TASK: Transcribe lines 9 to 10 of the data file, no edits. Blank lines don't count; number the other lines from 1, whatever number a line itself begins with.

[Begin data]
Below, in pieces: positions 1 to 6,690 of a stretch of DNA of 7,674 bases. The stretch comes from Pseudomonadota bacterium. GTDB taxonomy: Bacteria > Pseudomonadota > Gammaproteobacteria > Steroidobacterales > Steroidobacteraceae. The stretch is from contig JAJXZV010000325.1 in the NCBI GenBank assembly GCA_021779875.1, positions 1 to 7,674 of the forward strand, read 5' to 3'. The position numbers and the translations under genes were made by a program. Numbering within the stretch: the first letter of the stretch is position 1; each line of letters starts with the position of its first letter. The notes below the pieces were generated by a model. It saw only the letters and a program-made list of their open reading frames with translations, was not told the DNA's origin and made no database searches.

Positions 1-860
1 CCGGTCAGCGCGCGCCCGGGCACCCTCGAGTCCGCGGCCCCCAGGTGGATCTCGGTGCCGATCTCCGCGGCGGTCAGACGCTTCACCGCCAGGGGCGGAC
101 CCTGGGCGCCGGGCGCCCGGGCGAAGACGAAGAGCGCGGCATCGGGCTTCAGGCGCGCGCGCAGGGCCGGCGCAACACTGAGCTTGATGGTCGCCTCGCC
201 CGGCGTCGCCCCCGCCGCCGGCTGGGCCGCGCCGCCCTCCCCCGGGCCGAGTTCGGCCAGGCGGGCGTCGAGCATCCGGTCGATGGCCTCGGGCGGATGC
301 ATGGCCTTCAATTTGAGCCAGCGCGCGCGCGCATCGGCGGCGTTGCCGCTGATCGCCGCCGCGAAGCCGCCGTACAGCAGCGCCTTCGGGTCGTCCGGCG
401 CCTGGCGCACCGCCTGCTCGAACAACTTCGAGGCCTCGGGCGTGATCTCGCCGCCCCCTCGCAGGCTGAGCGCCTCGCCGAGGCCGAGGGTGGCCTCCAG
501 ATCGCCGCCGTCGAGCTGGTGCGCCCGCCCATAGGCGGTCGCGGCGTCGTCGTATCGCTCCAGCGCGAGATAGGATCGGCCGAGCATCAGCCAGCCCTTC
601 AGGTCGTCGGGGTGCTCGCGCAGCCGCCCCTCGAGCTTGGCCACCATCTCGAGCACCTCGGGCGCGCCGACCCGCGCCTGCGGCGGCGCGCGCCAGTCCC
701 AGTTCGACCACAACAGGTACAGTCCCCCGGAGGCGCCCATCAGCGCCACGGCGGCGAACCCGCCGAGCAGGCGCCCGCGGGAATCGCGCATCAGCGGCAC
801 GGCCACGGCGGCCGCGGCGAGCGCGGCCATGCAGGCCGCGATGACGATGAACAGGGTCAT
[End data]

601 AGGTCGTCGGGGTGCTCGCGCAGCCGCCCCTCGAGCTTGGCCACCATCTCGAGCACCTCGGGCGCGCCGACCCGCGCCTGCGGCGGCGCGCGCCAGTCCC
701 AGTTCGACCACAACAGGTACAGTCCCCCGGAGGCGCCCATCAGCGCCACGGCGGCGAACCCGCCGAGCAGGCGCCCGCGGGAATCGCGCATCAGCGGCAC